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Newcastle University scientists lead the way in uncovering the ‘alcoholics’ gene’

Scientists from Newcastle have helped discover which gene controls how much alcohol we drink – and how if it breaks down it can lead to alcoholism.

The study found that normal mice show no interest in booze and would much rather sup from a bottle of water if given the choice.

But rodents with a mutation in their Gabrb1 gene overwhelmingly preferred drinking booze, choosing to consume almost 85% of their daily fluids as drinks containing alcohol as strong as wine.

“It’s amazing to think that a small change in the code for just one gene can have such profound effects on complex behaviours like alcohol consumption,” said Dr Quentin Anstee, a consultant liver specialist at Newcastle University, who was joint lead author of the study.

“We are continuing our work to establish whether the gene has a similar influence in humans, though we know that in people alcoholism is much more complicated as environmental factors come into play.

“But there is the real potential for this to guide development of better treatments for alcoholism in the future.”

The consortium of researchers involved came from five UK universities – Newcastle University, Imperial College London,  Sussex University, University College London and University of Dundee – as well as the MRC Mammalian Genetics Unit at Harwell.

Their work was funded by the Medical Research Council (MRC), the Wellcome Trust and ERAB, with their findings published in the journal Nature Communications.

The research showed that mice carrying a mutation were willing to work to obtain the alcohol-containing drink by pushing a lever and, unlike normal mice, continued to do so even over long periods. They would voluntarily consume sufficient alcohol in an hour to get drunk and would even have difficulty in coordinating their movements.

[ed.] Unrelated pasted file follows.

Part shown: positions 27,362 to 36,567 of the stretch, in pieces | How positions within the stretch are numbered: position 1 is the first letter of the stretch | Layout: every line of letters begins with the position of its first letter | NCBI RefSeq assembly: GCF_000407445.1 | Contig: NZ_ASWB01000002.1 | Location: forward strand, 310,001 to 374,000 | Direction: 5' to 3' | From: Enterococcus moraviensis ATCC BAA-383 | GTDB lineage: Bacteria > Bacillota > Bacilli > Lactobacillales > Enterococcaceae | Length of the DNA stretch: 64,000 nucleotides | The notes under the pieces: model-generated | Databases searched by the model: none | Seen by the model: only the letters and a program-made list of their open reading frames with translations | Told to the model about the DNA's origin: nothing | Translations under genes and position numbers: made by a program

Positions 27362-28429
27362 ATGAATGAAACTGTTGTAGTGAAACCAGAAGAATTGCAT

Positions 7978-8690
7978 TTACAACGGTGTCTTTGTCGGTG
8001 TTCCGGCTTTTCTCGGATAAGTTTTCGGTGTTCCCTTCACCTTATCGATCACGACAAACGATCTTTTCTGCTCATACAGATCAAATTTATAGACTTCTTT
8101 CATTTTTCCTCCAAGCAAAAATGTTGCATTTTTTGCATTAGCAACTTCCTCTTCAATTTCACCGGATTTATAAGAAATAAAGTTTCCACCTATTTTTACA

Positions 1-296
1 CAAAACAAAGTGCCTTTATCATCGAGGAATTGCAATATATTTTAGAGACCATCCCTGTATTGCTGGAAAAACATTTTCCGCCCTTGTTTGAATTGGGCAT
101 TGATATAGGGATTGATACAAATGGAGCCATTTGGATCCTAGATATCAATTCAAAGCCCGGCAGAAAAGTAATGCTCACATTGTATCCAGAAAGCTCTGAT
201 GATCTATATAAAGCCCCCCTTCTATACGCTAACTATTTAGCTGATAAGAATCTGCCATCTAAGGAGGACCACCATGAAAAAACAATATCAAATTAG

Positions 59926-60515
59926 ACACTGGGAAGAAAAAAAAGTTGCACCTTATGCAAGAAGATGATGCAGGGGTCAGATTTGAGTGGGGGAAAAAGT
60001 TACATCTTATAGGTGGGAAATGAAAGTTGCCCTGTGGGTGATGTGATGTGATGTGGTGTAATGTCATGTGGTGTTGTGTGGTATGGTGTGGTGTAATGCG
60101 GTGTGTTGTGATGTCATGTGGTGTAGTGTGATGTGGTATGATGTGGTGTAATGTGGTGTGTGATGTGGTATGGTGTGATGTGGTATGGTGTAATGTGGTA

The cause of the excessive drinking was tracked down to single mutation in the gene Gabrb1, which codes for an important part of a receptor in the brain. The researchers found that the gene mutation caused the receptor to activate spontaneously even when the usual trigger was not present, and these changes were particularly strong in the region of the brain that controls pleasurable emotions and reward.

“The mutation of the receptor is alters its structure and creates spontaneous electrical activity in the brain in this pleasure zone, the nucleus accumbens,” Dr Anstee said.

“As the electrical signal from these receptors increases, so does the desire to drink to such an extent that mice will actually work to get the alcohol, for much longer than we would have expected.”

Professor Hugh Perry, chair of the MRC’s Neurosciences and Mental Health Board, said he hoped the research, which has taken 10 years, could lead to better treatment for alcoholism in the future.

“Alcohol addiction places a huge burden on the individual, their family and wider society,” he said.

“There’s still a great deal we don’t understand about how and why consumption progresses into addiction, but the results of this long-running project suggest that, in some individuals, there may be a genetic component.

“If further research confirms that a similar mechanism is present in humans, it could help us to identify those most at risk of developing an addiction and ensure they receive the most effective treatment.”

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